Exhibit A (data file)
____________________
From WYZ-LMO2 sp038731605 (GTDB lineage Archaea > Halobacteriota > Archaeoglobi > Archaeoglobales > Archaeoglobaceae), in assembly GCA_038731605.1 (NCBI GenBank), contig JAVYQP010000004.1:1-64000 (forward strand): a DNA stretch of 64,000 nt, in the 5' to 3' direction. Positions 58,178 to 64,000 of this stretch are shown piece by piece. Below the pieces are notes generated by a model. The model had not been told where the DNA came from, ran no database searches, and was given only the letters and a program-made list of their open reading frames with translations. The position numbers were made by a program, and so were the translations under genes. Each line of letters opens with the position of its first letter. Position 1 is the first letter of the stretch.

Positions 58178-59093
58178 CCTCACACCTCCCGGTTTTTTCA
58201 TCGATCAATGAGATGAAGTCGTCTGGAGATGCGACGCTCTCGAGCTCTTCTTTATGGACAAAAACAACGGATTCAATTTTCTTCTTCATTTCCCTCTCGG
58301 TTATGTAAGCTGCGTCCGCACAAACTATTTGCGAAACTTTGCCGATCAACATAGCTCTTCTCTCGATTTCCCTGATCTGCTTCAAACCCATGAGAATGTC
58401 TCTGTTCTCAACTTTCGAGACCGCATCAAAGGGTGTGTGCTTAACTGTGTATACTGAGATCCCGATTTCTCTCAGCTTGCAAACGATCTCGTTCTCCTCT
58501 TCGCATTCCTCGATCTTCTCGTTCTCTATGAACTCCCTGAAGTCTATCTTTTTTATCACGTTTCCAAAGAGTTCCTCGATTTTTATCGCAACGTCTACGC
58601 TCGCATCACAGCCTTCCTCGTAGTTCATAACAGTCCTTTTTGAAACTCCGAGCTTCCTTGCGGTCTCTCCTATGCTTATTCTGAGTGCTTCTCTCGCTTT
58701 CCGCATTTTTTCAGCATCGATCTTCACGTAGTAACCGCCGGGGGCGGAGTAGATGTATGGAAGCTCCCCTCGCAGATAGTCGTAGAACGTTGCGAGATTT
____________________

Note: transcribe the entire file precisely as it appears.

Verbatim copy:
From WYZ-LMO2 sp038731605 (GTDB lineage Archaea > Halobacteriota > Archaeoglobi > Archaeoglobales > Archaeoglobaceae), in assembly GCA_038731605.1 (NCBI GenBank), contig JAVYQP010000004.1:1-64000 (forward strand): a DNA stretch of 64,000 nt, in the 5' to 3' direction. Positions 58,178 to 64,000 of this stretch are shown piece by piece. Below the pieces are notes generated by a model. The model had not been told where the DNA came from, ran no database searches, and was given only the letters and a program-made list of their open reading frames with translations. The position numbers were made by a program, and so were the translations under genes. Each line of letters opens with the position of its first letter. Position 1 is the first letter of the stretch.

Positions 58178-59093
58178 CCTCACACCTCCCGGTTTTTTCA
58201 TCGATCAATGAGATGAAGTCGTCTGGAGATGCGACGCTCTCGAGCTCTTCTTTATGGACAAAAACAACGGATTCAATTTTCTTCTTCATTTCCCTCTCGG
58301 TTATGTAAGCTGCGTCCGCACAAACTATTTGCGAAACTTTGCCGATCAACATAGCTCTTCTCTCGATTTCCCTGATCTGCTTCAAACCCATGAGAATGTC
58401 TCTGTTCTCAACTTTCGAGACCGCATCAAAGGGTGTGTGCTTAACTGTGTATACTGAGATCCCGATTTCTCTCAGCTTGCAAACGATCTCGTTCTCCTCT
58501 TCGCATTCCTCGATCTTCTCGTTCTCTATGAACTCCCTGAAGTCTATCTTTTTTATCACGTTTCCAAAGAGTTCCTCGATTTTTATCGCAACGTCTACGC
58601 TCGCATCACAGCCTTCCTCGTAGTTCATAACAGTCCTTTTTGAAACTCCGAGCTTCCTTGCGGTCTCTCCTATGCTTATTCTGAGTGCTTCTCTCGCTTT
58701 CCGCATTTTTTCAGCATCGATCTTCACGTAGTAACCGCCGGGGGCGGAGTAGATGTATGGAAGCTCCCCTCGCAGATAGTCGTAGAACGTTGCGAGATTT